I can’t believe I’m doing this again. I set a goal for me to actually do something productive that might actually make me some money this year, and had a bunch of projects lined up to do over the next few months, and I allowed myself to get sucked in to something that could chew up a lot of time for not much reward. To make matters worse I’m doing it in Google Sheets in the hopes I might be able to share the spreadsheet directly at some point for people to explore the charts on their own, but at the moment it just means it’s a massive memory hog.
But hey, ShowBuzz Daily seems to be more comprehensive than any source I used when doing this in the past, recording viewers and 18-49 ratings for the top 150 original cable programs of each day in the demo, deeper than any source I’ve used in the past that wasn’t restricted to certain networks, as well as viewers, 18-49 viewers, and household ratings for any event at any time on any network (except for ESPNU and a few other, quirky networks), giving me timelier and more complete coverage of daytime sports events on broadcast networks than I’ve ever had before. It’s already had one shutdown scare, but it at least allows me to provide more comprehensive Olympics ratings coverage than the last time I tried this.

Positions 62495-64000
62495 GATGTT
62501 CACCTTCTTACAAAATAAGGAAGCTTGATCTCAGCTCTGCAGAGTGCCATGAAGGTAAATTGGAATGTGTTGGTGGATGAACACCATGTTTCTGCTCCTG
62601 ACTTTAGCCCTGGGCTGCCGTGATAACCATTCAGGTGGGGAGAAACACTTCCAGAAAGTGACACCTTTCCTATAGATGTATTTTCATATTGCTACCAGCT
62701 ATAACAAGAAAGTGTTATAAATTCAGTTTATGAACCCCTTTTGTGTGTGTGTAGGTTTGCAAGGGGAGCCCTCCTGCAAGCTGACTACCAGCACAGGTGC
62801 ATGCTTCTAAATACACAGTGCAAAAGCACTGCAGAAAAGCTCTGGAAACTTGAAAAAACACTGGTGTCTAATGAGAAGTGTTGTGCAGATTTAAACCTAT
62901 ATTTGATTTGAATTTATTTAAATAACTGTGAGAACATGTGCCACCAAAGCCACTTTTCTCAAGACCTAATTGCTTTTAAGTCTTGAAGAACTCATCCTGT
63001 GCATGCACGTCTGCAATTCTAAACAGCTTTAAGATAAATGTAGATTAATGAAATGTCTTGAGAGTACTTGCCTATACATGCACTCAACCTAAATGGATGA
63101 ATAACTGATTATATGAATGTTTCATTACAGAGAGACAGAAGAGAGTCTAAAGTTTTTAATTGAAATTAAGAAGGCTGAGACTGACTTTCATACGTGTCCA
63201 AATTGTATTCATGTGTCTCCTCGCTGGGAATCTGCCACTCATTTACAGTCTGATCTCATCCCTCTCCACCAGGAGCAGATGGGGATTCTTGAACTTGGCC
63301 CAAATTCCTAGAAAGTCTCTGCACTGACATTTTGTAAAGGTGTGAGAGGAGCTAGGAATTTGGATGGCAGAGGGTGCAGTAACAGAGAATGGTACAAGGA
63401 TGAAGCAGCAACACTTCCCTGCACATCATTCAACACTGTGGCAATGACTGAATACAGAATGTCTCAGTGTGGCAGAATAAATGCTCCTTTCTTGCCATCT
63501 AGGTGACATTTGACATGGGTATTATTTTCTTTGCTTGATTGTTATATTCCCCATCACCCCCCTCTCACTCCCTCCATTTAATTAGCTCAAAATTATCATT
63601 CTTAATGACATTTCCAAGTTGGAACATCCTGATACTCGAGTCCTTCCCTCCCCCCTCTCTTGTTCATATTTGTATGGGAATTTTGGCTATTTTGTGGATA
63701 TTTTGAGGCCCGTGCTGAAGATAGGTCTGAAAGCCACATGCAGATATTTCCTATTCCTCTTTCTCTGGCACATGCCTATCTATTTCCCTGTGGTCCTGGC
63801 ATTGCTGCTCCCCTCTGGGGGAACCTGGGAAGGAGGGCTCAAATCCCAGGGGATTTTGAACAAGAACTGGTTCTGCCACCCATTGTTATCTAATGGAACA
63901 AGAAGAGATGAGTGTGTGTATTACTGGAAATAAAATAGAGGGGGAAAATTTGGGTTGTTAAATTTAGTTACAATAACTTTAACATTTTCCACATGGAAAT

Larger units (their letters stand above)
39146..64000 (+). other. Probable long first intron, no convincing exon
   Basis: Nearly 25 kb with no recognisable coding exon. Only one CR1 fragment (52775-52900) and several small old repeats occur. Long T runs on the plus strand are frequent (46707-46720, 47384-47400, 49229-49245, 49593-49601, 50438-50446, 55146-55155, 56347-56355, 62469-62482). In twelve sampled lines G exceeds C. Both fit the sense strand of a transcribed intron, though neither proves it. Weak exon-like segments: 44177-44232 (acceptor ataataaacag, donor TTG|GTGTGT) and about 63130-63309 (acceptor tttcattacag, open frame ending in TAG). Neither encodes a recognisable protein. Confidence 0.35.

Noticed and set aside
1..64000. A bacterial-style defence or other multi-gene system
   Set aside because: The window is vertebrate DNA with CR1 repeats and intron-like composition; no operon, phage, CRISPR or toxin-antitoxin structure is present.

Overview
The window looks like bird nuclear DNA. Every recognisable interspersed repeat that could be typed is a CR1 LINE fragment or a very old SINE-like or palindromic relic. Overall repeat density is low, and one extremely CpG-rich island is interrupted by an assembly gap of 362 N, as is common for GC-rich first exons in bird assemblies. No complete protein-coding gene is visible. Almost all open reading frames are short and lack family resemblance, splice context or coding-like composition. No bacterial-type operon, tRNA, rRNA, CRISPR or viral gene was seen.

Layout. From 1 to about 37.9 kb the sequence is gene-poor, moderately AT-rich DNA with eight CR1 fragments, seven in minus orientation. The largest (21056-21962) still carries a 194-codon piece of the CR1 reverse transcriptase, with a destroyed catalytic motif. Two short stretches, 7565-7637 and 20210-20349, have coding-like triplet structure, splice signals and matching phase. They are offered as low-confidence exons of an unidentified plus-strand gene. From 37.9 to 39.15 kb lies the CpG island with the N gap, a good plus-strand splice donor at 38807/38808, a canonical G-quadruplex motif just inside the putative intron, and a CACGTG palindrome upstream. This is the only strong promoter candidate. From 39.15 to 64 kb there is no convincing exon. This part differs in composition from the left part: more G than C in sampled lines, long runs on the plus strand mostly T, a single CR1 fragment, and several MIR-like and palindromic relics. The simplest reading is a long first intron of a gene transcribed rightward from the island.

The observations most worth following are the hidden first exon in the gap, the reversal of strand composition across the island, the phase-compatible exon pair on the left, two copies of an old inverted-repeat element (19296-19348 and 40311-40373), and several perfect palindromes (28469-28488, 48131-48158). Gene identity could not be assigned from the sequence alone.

Whether or not these numbers are meaningful outside of NBC is another question. In both Tokyo and Beijing NBC opted to have USA present round-the-clock 24/7 coverage, not even interrupted by WWE Monday Night Raw in the case of Beijing (but occasionally interrupted by Premier League coverage). This means there aren’t necessarily any logical “windows” to report ratings for, and how NBC actually did divide the windows for ratings purposes doesn’t necessarily make any sense. NBC had USA’s primetime window align with NBC’s primetime window, and the late-night “Prime Plus” window align with local news and “Prime Plus” on NBC, even if the resulting cutoffs were in the middle of live event coverage. I can sort of see the logic behind that, and I can even see the logic of setting a hard cutoff at 8 AM ET, usually the time when a hockey game would be starting, but the window starting at that time would usually go for six hours, meaning it would be split roughly evenly between live coverage and a few hours of delayed re-airs. I don’t see how that makes sense even from a selling-to-advertisers perspective; few would be watching consistently for that long, and a live hockey game is likely to draw a different audience from taped coverage.
Regardless, this is my attempt to make sense of what was reported on ShowBuzz Daily. This is a list of every window reported there with viewership of over 500,000. Click here to learn more about how to read the charts, but note that that page is now woefully outdated.
Main NBC Primetime WindowsNon-primetime NBC and cable windows over 500,000 viewers